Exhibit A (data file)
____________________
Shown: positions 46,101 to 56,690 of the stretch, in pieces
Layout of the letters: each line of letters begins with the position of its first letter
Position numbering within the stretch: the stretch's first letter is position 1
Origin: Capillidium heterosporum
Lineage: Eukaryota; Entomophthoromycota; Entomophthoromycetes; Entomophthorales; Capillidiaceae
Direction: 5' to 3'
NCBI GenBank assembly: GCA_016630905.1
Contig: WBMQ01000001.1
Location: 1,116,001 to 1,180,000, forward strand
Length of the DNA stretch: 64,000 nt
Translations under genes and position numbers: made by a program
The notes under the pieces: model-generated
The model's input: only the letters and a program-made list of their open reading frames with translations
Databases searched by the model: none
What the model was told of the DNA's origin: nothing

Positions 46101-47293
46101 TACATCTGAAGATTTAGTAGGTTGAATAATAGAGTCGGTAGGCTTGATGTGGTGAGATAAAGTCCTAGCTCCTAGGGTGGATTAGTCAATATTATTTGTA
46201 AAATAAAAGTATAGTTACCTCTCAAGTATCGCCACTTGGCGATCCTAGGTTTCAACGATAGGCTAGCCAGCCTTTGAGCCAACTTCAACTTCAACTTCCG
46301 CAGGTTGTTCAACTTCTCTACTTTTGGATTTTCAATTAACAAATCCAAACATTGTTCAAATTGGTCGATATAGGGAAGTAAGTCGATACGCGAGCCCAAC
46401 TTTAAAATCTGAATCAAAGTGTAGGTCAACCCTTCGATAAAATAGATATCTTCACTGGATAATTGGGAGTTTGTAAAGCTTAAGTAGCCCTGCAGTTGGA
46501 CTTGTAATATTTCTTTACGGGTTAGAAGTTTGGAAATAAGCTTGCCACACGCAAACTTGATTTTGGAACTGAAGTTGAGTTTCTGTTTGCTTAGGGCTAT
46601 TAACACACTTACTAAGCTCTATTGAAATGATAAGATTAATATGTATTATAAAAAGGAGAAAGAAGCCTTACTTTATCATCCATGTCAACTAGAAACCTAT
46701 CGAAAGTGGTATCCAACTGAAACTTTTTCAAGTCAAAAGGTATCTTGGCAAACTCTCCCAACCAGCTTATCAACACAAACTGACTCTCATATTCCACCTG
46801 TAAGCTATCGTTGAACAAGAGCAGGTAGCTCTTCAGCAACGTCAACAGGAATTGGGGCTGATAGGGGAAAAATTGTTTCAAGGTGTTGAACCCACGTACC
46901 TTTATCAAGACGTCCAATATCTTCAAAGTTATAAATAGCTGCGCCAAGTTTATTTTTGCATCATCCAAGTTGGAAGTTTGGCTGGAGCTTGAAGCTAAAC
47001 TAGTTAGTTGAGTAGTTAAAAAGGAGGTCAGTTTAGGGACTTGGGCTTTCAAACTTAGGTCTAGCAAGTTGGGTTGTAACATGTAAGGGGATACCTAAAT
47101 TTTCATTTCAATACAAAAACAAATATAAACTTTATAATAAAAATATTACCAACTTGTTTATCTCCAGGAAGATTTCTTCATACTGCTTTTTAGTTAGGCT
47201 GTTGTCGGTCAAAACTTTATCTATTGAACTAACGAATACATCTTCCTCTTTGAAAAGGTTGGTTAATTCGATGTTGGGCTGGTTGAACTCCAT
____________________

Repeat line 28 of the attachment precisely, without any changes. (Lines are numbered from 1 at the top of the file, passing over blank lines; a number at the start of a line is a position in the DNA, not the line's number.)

47201 GTTGTCGGTCAAAACTTTATCTATTGAACTAACGAATACATCTTCCTCTTTGAAAAGGTTGGTTAATTCGATGTTGGGCTGGTTGAACTCCAT